No matter how SFW the URL might be now, it's already blacklisted by countless corporate filters due to its nefarious past. Useless!
22 posts • joined 21 Feb 2008
Re: They're logo?
Not sure who Warner Brothers or any other rights holders are meant to sue for infringement of their intellectual property by Anonymous since eh, they're... Anonymous.
“Does she really think she can become Obama’s deputy and run of with his job and his friends, like she has done before?"
Sadly I doubt it will apply over here if it is in response to litigation.
I've had two die on me. The first time I replaced it with a new one, and when that went bust I took the whole thing apart and soldered it up myself... securing it with new wire and electrical tape.
Looks terrible... works like a dream.
I've made sure my fire alarm has batteries in it mind you. ;)
No point posting anon since everyone here has my email/name now anyway! (or do they?)
I think you'll find that Legal language + people who aren't lawyers trying to be smart = bigger disaster
The 'unauthorised act' relates to the context, and is a term which will be used with a specific meaning, defined later on in the Act or elsewhere in references Statute.
Nice try though.
As a professional photographer, and creator of other not-so-professional arty things, I licence all my photos/music/etc under a specific Creative Commons release that allows for the editing, reproduction etc of them, as long as it's not for a 'commercial purpose'. This is partly because it doesn't do me any financial harm, but also because I grew up with the excitement of the new, open, collaborative format of the web (which was fresh at the time), and want to recognise that.
However, I did have a conversation with the BBC after they used a video posted by my flatmate and I to Youtube. I politely asked them who had given permission to broadcast it, and said I would send an invoice for the daily press rate. Other papers and channels (the Sun, STV etc) all admitted to using it without asking and paid up, the person I spoke to at the BBC indignantly told me that I "shouldn't have posted it to the internet then".
He didn't even see the double standards when I asked if that meant I could go and reproduce the BBC's own content that they have hosted on Youtube.
The Editor later accepted the invoice without complaint, but I was amazed at the lack of knowledge of staff on the ground, as well as their arrogance when challenged.
You're referring to English law, I assume? ;)
Scots Law is quite different.
JJBurnel got there first...
Any good reason why we used the American term?
"he created a directory titled “RENEGAGE RULES.” Renegade is the name of a Gray Wireline competitor."
Is this correct? If so, it reads rather strangely.
Your reply shows a misunderstanding of the point I'm afraid.
Saying "Please help me kill myself" and "Go on then. Come ahead and kill me" are two completely different things.
It may come as a shock, but words do not always always take on their literal meanings. When WBC told Anonymous to "bring it on", it would take a hell of a stretch to prove that this was intended as a contract for "assisted security testing of their website".
You may not like the comparison, but the fact remains.
Volenti non fit injuria
"Volenti non fit injuria" is the maxim to which you are referring. Basically - to those that consent, no harm is done.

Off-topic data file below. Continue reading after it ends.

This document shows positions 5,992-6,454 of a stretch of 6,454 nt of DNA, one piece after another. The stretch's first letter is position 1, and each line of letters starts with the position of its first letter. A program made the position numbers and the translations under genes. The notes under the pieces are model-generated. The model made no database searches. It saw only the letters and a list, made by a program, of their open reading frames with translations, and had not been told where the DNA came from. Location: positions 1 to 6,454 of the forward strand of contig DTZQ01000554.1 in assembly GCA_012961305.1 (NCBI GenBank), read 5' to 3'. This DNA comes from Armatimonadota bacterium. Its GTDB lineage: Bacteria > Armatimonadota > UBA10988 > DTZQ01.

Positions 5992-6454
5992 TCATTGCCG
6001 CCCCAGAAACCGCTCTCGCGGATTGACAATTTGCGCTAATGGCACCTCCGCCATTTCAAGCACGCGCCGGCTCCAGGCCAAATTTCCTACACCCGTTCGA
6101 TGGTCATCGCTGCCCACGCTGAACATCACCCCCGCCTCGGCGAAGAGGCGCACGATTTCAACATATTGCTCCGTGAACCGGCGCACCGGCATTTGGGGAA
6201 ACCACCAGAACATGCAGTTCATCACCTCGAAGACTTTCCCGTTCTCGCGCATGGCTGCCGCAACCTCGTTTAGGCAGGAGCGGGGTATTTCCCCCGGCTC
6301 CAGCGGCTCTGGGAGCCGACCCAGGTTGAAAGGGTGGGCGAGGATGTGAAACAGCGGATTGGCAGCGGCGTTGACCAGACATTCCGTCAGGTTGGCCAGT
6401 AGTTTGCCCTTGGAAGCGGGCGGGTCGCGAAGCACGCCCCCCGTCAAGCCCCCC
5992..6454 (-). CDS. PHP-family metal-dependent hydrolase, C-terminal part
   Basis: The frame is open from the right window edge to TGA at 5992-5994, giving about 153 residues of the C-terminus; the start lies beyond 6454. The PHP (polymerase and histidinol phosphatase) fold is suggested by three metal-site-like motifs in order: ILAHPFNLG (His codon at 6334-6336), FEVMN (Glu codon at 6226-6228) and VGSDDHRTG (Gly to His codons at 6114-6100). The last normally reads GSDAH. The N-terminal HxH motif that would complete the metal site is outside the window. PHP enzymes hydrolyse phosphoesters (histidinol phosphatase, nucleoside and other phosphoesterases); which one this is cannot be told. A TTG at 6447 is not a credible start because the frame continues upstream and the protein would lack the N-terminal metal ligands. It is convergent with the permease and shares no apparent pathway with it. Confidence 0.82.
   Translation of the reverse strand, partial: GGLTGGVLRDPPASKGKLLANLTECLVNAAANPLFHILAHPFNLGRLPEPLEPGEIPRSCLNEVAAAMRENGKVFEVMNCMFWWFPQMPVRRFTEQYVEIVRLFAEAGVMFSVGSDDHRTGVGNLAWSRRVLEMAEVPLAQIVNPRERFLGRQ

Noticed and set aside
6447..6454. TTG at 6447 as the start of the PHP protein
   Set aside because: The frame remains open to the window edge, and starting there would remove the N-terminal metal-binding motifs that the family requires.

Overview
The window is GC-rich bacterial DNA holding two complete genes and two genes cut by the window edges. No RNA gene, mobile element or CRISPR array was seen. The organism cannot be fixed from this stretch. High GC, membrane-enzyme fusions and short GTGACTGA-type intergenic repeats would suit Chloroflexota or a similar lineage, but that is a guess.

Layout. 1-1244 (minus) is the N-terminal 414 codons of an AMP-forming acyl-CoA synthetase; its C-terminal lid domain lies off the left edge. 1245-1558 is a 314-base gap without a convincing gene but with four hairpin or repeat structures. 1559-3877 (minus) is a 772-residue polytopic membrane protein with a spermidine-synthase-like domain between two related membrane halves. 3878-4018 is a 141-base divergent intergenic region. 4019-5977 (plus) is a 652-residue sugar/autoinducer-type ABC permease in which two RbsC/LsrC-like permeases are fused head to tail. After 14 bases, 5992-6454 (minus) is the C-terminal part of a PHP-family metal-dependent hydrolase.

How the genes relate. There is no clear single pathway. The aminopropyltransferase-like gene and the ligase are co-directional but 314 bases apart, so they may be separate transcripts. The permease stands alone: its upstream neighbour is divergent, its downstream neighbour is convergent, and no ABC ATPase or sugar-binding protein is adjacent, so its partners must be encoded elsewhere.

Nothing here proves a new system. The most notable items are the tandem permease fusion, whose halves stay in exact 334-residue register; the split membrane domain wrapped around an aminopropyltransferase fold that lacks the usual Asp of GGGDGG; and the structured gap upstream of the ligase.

Legally (at least in my own jurisdiction; it will be different from one to another) the chances of relying on such a defence by anyone who takes out the WBC website are slim to none.
Consider the following, I invite you to "come ahead and kill me then" after a conversation on El Reg gets a bit heated. You come round to my house and do just that. You would still be charged with murder, whether I "invited" you to do the act or not. It's still illegal.
The title is required, and must contain letters and/or digits.
This is correct.
Soering v the United Kingdom is the case that established this with the European Court of Human Rights. Sweden would be in breach of the Convention if they extradited him to the USA if there's the possibility he would face the death penalty also.
There's a decision that *really* pissed off the Americans ;)
Perhaps a more pressing concern is users who want to delete their accounts but *still* can't. You can only 'de-activate' them, with all the info remaining with our friends at FB.
I'd never touch anything with them again with a barge-pole. When I delete, I want it deleted - not just hidden.
Now we know why Thür's worried..
he stole the car!
Fellow defacement crews?
Where do they greetz fellow defacement crews?
"greets to: buckfast wine, that dobber pc plum, glasgow celtic, tennents super lager,
bono, the gay coppers that kept walking round my tent at T in the park when i was trying
to do lines of charlie"
That's all I can find.. and I'm pretty sure they're not defacement crews ;)
"On another point, since copyright only exists to allow the copyright holder to exploit the copyrighted works, if MS fails to exploit the copyright on Office 2003, by refusing to sell (license) it, does that mean that they have forfeigted the copyright?"
Naw. If I take a photo in a studio but never sell/use it anywhere, it doesn't mean someone can come along and use it as they please - I still retain the copyright - it's not tied in to what you do with it; that's down to you.
hey I got teh frst poast!
you might want to post that email to the folks over at 419baiters.com...
So what happened to a band actually writing their own songs?
Any bands I like certainly do - so if we're losing some of the more popular crap, so be it.
Err.. "write your MP"? I assume you're not a UK patriot then.
We have a distinct legal system in Scotland with massive differences - libel included - so the post about "UK libel laws" is misleading and factually incorrect.
Re: Lancashire connection
Graham - in these situations, we north of the border employ the "gaffa tape" method.